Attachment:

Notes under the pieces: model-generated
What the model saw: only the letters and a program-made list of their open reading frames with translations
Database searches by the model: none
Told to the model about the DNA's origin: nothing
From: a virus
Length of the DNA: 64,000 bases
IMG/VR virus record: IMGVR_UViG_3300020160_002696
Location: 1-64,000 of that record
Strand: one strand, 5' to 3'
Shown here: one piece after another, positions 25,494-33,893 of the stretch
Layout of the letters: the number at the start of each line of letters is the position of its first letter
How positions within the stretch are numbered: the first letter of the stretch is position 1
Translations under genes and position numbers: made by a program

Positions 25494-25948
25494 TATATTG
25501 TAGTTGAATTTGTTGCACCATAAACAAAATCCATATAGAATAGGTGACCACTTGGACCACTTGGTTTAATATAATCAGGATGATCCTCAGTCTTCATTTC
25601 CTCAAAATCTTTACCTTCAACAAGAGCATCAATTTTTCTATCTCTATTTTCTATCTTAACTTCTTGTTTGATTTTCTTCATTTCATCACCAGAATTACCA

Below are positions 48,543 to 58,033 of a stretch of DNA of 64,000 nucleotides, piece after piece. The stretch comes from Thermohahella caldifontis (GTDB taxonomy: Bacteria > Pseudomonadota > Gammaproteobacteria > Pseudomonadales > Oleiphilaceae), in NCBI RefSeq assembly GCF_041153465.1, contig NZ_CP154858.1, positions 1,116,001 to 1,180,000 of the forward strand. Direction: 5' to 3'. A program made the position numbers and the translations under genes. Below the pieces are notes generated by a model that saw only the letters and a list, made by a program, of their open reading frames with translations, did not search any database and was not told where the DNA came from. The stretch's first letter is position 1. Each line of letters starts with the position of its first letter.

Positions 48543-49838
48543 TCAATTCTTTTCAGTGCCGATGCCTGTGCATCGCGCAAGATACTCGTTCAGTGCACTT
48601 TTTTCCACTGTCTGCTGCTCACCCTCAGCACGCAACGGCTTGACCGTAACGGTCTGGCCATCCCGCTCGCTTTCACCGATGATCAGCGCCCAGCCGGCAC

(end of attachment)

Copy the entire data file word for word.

Notes under the pieces: model-generated
What the model saw: only the letters and a program-made list of their open reading frames with translations
Database searches by the model: none
Told to the model about the DNA's origin: nothing
From: a virus
Length of the DNA: 64,000 bases
IMG/VR virus record: IMGVR_UViG_3300020160_002696
Location: 1-64,000 of that record
Strand: one strand, 5' to 3'
Shown here: one piece after another, positions 25,494-33,893 of the stretch
Layout of the letters: the number at the start of each line of letters is the position of its first letter
How positions within the stretch are numbered: the first letter of the stretch is position 1
Translations under genes and position numbers: made by a program

Positions 25494-25948
25494 TATATTG
25501 TAGTTGAATTTGTTGCACCATAAACAAAATCCATATAGAATAGGTGACCACTTGGACCACTTGGTTTAATATAATCAGGATGATCCTCAGTCTTCATTTC
25601 CTCAAAATCTTTACCTTCAACAAGAGCATCAATTTTTCTATCTCTATTTTCTATCTTAACTTCTTGTTTGATTTTCTTCATTTCATCACCAGAATTACCA

Below are positions 48,543 to 58,033 of a stretch of DNA of 64,000 nucleotides, piece after piece. The stretch comes from Thermohahella caldifontis (GTDB taxonomy: Bacteria > Pseudomonadota > Gammaproteobacteria > Pseudomonadales > Oleiphilaceae), in NCBI RefSeq assembly GCF_041153465.1, contig NZ_CP154858.1, positions 1,116,001 to 1,180,000 of the forward strand. Direction: 5' to 3'. A program made the position numbers and the translations under genes. Below the pieces are notes generated by a model that saw only the letters and a list, made by a program, of their open reading frames with translations, did not search any database and was not told where the DNA came from. The stretch's first letter is position 1. Each line of letters starts with the position of its first letter.

Positions 48543-49838
48543 TCAATTCTTTTCAGTGCCGATGCCTGTGCATCGCGCAAGATACTCGTTCAGTGCACTT
48601 TTTTCCACTGTCTGCTGCTCACCCTCAGCACGCAACGGCTTGACCGTAACGGTCTGGCCATCCCGCTCGCTTTCACCGATGATCAGCGCCCAGCCGGCAC